See what people have said about Miller’s work:


Eight Dream Interpretations for Solo Electric Guitar Ensemble:

Premier Guitar, Jan. 2023: “The post-punk 6-string hero takes a deep dive into sonic surrealism with his new album, a loop-driven collection of riveting soundscapes.”

Pop Matters, Jan. 2023: “His skills as a guitar player and his bottomless imagination have collided in a perfect encapsulation of the two traits, bringing forth a third strand that just can’t be imitated by anyone else, no matter how hard anyone should try.”

All About Jazz, Nov.2022: “Dream Interpretation #16” opens the program with a mysterious low rumble, heavy on the reverb. Rock guitar riffs appear on top, then a locomotive rhythm drives a guitar solo (more than a bit reminiscent of Jimi Hendrix at his most experimental). “Dream Interpretation #20″ is awash with echo and backward loops, recalling Pink Floyd at their most psychedelic, before building to a massive multi-guitar climax.”
Also, “Best of 2022”.

The Arts Fuse, Dec. 2022: “The sonic twists and turns on these eight tracks do indeed follow a dream-like logic, as Miller jumps from drones to abstraction to heavy riffs that could fit into raging rock songs. Most impressive is the guitarist’s tonal control – this music may emerge from the fog of sleep, but Miller’s deft handling is crystal clear.”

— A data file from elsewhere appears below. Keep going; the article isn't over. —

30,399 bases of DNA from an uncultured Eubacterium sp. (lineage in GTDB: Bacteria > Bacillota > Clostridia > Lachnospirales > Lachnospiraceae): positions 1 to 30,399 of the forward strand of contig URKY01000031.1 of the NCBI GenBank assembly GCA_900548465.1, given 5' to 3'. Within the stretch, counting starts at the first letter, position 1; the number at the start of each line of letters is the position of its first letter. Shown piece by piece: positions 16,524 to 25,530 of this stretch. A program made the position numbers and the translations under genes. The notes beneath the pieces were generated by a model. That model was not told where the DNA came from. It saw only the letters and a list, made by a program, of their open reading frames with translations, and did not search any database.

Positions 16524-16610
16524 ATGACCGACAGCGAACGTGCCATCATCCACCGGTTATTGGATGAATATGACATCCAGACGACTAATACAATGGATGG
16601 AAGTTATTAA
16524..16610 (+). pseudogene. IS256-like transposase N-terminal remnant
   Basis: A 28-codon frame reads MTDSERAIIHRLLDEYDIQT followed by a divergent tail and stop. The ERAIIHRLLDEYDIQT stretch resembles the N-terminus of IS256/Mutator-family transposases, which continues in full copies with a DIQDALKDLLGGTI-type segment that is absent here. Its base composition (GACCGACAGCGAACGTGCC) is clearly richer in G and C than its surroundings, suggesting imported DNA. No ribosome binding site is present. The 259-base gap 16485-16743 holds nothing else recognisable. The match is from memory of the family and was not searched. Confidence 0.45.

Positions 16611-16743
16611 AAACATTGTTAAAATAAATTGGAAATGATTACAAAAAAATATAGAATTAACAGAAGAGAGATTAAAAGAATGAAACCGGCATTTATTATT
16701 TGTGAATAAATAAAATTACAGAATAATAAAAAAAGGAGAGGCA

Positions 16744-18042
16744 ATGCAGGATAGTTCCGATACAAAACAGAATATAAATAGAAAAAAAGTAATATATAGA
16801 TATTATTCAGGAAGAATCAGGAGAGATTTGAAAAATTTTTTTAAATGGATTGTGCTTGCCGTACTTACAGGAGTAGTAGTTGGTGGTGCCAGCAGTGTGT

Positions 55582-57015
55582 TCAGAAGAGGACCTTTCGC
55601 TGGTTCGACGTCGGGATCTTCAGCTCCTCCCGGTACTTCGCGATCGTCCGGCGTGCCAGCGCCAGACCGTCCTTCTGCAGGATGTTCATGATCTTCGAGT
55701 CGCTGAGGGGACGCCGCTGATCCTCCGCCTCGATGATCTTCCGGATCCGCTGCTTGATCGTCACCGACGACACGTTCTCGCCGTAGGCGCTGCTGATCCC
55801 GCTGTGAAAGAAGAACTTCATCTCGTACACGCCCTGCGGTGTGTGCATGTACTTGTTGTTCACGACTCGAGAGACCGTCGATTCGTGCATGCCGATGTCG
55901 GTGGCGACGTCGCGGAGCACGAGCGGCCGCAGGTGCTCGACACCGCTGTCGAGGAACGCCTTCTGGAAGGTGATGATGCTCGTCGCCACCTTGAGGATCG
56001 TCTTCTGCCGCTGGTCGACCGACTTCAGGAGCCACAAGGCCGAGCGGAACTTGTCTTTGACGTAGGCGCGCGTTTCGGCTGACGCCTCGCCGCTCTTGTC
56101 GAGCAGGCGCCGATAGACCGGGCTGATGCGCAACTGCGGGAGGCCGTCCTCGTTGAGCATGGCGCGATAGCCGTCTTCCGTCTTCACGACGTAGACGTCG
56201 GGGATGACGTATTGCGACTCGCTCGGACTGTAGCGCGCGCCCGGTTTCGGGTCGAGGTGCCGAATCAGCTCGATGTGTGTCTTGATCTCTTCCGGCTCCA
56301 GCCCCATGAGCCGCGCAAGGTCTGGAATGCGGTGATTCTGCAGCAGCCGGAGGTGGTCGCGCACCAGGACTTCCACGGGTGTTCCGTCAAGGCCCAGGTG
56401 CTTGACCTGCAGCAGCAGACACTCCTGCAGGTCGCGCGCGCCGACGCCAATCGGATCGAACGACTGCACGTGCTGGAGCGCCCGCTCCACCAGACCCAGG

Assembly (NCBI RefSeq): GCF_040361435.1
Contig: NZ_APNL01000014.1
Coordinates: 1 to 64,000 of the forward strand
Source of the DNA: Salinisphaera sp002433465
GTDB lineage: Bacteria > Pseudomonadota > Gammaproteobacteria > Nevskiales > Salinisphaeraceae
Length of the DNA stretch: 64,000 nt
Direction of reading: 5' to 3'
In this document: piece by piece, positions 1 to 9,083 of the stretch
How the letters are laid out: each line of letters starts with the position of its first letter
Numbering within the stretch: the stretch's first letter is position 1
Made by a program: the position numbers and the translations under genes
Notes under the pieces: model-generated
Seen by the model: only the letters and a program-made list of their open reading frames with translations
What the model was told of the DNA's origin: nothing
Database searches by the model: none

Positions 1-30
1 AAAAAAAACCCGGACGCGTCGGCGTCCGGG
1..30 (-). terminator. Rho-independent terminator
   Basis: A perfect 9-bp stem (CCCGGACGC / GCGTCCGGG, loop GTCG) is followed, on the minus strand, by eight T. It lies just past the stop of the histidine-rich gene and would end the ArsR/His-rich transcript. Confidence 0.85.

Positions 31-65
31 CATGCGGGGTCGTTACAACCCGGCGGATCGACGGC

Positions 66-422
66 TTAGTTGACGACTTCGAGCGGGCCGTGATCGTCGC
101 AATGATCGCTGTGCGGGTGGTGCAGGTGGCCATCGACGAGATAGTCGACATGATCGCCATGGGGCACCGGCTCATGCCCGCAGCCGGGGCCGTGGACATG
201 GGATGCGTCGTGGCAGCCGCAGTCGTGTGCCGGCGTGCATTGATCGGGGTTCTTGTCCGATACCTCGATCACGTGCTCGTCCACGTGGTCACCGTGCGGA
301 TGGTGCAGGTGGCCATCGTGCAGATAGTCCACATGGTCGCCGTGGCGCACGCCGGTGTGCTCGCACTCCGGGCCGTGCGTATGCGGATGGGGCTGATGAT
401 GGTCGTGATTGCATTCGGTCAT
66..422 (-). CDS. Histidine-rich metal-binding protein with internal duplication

The Best Experimental Music on Bandcamp, Sept.2022: “As fluid and experimental as Eight Dream Interpretations is, the album’s rambunctious sonic palette is nothing if not inviting.”


Transmuting the Prosaic
(art installation):

“Things to do this weekend around Boston and beyond”: The Boston Globe, Jan. 2023:  “Roger Clark Miller, who in 1979 cofounded the art-punk band Mission of Burma, has for years made sound-and-artworks with vinyl records exploring the randomness and patterns of ordinary phenomena. He expands on lyrics listed in alphabetical order on the lyric sheet for Mission of Burma’s 1981 EP “Signals, Calls and Marches” with a sound component, and orchestrates a film of Somerville traffic by syncing instruments to the movement of cars, pedestrians and cyclists.” Through Jan.22, 3S Artspace,